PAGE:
Lily Hazards for Cats

Lily Hazards for Cats
by Jill A. Richardson, DVM Veterinary Poison Information Specialist ASPCA/National Animal Poison Control Center

ASPCA National Animal Poison Control Center Warns Cat Owners of Lily Dangers.

Easter LilyAs spring approaches, lilies will become more common in households as potted plants or in bouquets. According to Michigan State University Extension’s Grower Guide, Easter lilies are the third most important flowering pot-plant grown in the United States, with l0 to 11 million plants produced annually. Unfortunately, several types of lilies can be deadly to cats. Easter lily, tiger lily, rubrum, Japanese show lily, some species of day lily, and certain other members of the Liliaceae family can cause kidney failure in cats.

Within only a few hours of ingestion of the plant material, the cat may vomit, become lethargic, or develop a lack of appetite. These signs continue and worsen as kidney damage progresses. Without prompt and proper treatment by a veterinarian, the cat will develop kidney failure in approximately 36-72 hours.

All parts of these lilies are considered toxic to cats and consuming even small amounts can cause severe poisoning. If there is a lily in your home, there is always the chance that your cat could be accidentally exposed. For this reason, cat owners should avoid exposing their cats to plants of the Liliaceae and Hemerocallis family.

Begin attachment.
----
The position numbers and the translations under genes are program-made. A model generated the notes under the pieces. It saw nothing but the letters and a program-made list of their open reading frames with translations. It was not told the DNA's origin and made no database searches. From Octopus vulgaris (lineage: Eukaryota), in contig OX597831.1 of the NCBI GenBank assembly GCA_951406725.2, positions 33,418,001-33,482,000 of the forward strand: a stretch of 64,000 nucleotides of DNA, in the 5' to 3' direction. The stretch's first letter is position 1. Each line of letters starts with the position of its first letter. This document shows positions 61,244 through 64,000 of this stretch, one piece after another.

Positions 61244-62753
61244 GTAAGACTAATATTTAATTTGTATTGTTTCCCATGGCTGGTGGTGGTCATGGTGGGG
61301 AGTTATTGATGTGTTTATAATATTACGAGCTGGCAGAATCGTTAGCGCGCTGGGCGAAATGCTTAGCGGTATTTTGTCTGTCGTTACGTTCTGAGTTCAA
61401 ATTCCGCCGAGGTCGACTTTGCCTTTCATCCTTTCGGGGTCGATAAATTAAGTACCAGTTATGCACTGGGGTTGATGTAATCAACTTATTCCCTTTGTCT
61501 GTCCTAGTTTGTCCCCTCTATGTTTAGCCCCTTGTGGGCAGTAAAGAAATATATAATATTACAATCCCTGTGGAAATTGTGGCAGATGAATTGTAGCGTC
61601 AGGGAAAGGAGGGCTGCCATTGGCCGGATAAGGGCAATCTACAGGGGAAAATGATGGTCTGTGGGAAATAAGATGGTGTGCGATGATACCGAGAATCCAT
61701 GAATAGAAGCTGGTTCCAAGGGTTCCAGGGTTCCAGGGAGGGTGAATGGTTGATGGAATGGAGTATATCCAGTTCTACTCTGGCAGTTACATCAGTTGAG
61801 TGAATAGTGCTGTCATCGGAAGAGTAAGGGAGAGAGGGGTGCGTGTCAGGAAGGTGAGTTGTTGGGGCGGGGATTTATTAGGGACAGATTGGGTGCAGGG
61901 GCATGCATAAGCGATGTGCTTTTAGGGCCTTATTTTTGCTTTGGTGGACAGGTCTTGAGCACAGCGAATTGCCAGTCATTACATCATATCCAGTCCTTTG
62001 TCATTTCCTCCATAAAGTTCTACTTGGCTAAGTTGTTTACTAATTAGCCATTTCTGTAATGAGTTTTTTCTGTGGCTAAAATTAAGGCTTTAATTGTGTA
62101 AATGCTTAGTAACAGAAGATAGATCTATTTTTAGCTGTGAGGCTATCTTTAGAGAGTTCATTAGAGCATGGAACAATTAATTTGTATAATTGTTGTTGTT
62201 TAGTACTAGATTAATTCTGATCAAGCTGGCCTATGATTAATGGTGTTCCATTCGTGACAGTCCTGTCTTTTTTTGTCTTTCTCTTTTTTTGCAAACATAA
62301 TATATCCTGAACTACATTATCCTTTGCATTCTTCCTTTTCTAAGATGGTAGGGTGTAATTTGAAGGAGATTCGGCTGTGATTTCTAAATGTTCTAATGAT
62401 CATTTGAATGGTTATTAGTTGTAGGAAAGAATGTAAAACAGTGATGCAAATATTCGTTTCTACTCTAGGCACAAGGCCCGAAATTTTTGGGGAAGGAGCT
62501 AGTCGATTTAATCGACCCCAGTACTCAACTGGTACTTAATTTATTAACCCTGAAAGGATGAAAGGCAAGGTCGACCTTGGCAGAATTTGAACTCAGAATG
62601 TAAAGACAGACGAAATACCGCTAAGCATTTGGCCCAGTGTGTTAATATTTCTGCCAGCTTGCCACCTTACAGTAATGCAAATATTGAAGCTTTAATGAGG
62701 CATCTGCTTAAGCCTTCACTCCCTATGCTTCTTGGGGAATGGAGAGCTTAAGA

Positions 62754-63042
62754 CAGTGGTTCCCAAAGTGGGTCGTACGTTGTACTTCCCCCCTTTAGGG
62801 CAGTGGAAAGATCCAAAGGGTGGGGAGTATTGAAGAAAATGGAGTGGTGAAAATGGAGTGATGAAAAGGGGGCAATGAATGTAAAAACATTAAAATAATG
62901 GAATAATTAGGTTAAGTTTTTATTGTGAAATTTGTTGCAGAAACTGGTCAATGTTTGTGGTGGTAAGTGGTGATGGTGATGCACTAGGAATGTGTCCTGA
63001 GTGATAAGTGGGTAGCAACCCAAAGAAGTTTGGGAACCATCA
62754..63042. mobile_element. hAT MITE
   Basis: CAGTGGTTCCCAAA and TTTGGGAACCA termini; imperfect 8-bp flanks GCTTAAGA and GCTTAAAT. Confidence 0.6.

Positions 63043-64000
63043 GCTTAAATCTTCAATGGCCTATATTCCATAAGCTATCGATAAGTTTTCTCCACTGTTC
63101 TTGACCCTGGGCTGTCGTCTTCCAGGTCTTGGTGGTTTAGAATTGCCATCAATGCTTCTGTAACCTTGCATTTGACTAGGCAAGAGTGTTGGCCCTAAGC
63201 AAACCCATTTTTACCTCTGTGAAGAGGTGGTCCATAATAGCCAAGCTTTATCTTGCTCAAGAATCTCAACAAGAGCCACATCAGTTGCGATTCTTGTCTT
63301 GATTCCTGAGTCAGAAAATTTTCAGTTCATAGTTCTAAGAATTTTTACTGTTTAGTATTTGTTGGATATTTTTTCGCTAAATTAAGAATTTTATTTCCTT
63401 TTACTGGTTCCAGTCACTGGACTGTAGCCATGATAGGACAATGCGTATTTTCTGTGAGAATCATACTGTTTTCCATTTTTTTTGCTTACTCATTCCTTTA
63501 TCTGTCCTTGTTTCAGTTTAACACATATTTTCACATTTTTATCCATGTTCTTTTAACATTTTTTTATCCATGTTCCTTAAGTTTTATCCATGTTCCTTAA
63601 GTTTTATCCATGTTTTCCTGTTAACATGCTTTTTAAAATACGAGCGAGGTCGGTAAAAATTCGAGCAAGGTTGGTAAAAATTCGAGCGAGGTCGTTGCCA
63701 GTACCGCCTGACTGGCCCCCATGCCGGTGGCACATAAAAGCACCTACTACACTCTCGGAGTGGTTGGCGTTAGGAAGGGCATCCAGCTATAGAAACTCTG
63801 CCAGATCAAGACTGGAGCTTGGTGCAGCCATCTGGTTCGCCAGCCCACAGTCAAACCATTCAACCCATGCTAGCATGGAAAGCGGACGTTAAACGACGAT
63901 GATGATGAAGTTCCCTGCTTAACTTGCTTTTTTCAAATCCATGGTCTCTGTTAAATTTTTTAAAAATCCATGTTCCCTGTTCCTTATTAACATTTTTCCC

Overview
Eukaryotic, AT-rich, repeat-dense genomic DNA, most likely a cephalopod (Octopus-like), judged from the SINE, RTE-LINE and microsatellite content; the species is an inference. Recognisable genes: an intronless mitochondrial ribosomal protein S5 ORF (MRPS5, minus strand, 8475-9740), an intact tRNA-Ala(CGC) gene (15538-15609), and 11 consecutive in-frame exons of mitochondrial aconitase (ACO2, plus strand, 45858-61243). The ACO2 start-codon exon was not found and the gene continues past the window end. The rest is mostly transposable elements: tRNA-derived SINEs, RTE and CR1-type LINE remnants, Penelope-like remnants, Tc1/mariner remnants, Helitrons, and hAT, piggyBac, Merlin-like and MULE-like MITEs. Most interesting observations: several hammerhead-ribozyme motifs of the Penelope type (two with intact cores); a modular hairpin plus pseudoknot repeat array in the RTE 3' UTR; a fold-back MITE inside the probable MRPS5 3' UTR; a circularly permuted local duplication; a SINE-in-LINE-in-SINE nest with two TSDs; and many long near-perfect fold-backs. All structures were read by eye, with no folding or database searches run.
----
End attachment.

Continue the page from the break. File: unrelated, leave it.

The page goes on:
Lilies that have been shown to cause kidney failure in cats include:



Easter Lily

Lilium longiflorum

Tiger Lily

Lilium tigrinum


Lilium speciosum

Japanese Show Lily

Lilium lancifolium

Glory Lily

Lilium Superba

Stargazer Lily

Lilium orientalis

Day lily

Hemerocallis species

* please note: this list is not all inclusive

American Society for the Prevention of Cruelty to Animals/Animal Poison Control Center (ASPCA/APCC) is the first and only 24-hour poison control hotline for animals in North America. Our veterinary health professionals are available 24 hours a day, 7 days a week, 365 days a year. Veterinarians and pet owners seeking advice reach a staff of 20 veterinarians (including five board-certified toxicologists) and seven certified veterinary technicians.

Please Note: CFA provides the feline health information on this site as a service to the public. Diagnosis and treatment of specific conditions should always be in consultation with one’s own veterinarian. The Cat Fanciers’ Association, Inc. disclaims all warranties and liability related to the veterinary advice and information provided on this site.